Saturday Snap: Mushroom magic

So here we are, getting on for mid-November: recent days have been damper and darker, with indoor lights needed by half four in the afternoon. Never mind, it's less than 6 weeks until the winter solstice when it all starts going in reverse and the days gradually lengthen. Looking at things that way, it doesn't seem too bad to my mind. Time to close the curtains and settle down with a good book and mug of tea.

At the moment, I'm reading a recent cookbook purchase of Veg Every Day, the latest from River Cottage. I've cooked up some wonderful meals from it, last night enjoying Mushroom Risoniotto, (riso being a tiny rice shaped pasta) a pasta affair with mushroom, fresh herbs and creme fraiche which was utterly delicious. Of course, I had to buy the mushroom ingredients but I did wonder, fleetingly, if I could have eaten any of these beauties found in the Veg Patch gardens - prompted by Hugh F-W recommending the use of "dark and flavoursome mushrooms ... include a few wild mushrooms if you have some to hand". (Nooo, I didn't; even I wouldn't be that silly! I haven't got a clue about mushrooms, unless they're store bought.)

Obviously the warm, damp weather conditions are just right for fungal growth in the grass. Apparently the presence of mushrooms means the grass is healthy; the fungi thrive by feeding off old plant debris under the surface and leave the soil in a better condition.  I was amazed at finding six different mushrooms in one patch of grass less than half the size of a cricket pitch.  Anyone know what these are?

Mushroom 3

There's something so magical about mushrooms (leaving aside references to Timothy Leary, any psychotropic happenings of the 60's and purported peddlings in good ol' Camden Market). For me, mushrooms springing up overnight will always remind me of misty dawn childhood expeditions with my siblings and my Dad, hunting for mushrooms on the airfields of Culdrose in Cornwall. The thrill of finding field mushrooms to take home for breakfast!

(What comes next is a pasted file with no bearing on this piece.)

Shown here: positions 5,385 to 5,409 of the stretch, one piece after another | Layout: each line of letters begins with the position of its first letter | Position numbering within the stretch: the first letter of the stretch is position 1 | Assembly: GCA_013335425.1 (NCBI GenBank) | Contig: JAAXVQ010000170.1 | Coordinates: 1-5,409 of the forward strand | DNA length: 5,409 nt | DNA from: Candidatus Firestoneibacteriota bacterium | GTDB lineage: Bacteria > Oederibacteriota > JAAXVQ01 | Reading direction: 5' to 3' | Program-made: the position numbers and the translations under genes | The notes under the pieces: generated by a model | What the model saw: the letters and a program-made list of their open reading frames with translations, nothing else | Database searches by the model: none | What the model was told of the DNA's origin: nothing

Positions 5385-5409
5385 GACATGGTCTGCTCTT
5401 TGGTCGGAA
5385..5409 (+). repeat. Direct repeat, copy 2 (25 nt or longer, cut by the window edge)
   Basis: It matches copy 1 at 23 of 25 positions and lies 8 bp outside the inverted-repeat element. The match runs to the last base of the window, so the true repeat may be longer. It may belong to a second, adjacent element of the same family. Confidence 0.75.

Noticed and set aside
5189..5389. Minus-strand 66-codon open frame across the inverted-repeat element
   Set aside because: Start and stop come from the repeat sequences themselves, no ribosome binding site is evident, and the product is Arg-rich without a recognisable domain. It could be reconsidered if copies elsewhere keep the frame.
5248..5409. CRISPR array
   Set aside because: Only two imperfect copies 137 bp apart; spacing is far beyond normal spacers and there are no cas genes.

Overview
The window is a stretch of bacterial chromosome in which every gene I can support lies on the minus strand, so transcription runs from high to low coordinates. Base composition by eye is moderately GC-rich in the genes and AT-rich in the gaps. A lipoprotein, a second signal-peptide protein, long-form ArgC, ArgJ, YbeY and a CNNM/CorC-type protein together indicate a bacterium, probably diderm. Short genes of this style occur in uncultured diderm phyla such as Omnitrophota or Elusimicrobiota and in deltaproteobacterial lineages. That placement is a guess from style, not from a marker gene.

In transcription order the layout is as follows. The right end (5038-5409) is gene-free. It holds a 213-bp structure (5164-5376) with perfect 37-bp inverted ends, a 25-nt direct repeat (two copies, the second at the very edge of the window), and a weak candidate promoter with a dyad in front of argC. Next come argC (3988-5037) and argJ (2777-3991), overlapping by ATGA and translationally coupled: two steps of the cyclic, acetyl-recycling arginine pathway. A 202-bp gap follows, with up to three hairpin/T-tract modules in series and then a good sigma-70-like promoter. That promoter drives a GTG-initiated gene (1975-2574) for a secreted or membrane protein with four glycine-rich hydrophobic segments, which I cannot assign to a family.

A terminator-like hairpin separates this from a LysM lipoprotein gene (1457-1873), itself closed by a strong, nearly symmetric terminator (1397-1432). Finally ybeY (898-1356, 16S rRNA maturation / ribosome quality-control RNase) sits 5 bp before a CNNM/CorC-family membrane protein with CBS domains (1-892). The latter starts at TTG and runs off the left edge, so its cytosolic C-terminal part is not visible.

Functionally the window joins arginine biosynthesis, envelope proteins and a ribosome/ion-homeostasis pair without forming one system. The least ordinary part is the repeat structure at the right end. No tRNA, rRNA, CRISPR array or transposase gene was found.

Mushroom 1
Mushroom 4   

Mushroom 2 Mushroom 6 Mushroom 5

And, seriously, if anyone can shed any light as to what sort of mushrooms these are, please let me know!

11 Nov 2011


On the eleventh hour of the eleventh day of the eleventh month:
We will remember them.

(The British Legion is committed to teaching young people the importance of Remembrance, conflict and peace. Go here to find out more.) 

7 Nov 2011

From has-beans to stored beans

Looking out of the window yesterday morning at drab skies, I was happy to spend some time in the kitchen de-podding a stack of beans.  Having recently spent less time in the garden than I'd like, the last of my Cosse Violette beans were left to grow big and warty on the vine and, in truth, I'd had enough of eating beans, beans, beans.  The York Rise children grew beans up wigwams on their balconies and bags of beans were taken to elderly neighbours but, even so, I had plenty.  I've frozen a few but, having only the bottom half of my fridge/freezer for storage, there wasn't much space left after leaving a respectful amount of room for ice-cream (made in the New Forest, ultra-yummy, very essential).  Last year the elderly pods were chucked out with the vines when the beds were cleared;  this year, I'm thinking that there's food still there for the taking, a handful of beans will bulk up a soup or stew nicely. And, anyway, I haven't done this before so... why not?

So, before clearing away the vines and wigwams, I asked UK Veg Gardeners for advice and Elaine (truly a Woman of the Soil if ever there was) recommended cutting off the plant at ground level and, preferably, hanging the whole plant upside down in a garage until dry. As this method was impractical for me (small flat, no garage, dampish shed), I left the plants and pods in-situ which seemed to work quite well. (Probably due to mild weather.)  As the vines died back, the pods turned yellow and dry-ish which is what's needed.  I picked them before the drizzling weather started a few days ago and have had them finishing off indoors in my nice warm kitchen, laid out flat across those wire trays usually used for cooling cakes.

When the pods become dry and crispy, that's the time to shell the beans.  They reminded me of something mummified, perhaps to be found in the Ancient Egyptian section of the British Museum!

Yellowing bean fingers

But I digress. A twist of the pod will snap it open and inside the almost dry beans are waiting to be pushed out with a finger or thumb.

drying bean pods

(I think perhaps mine wouldn't have had that orange "belly button" if they'd been dried more swiftly indoors.)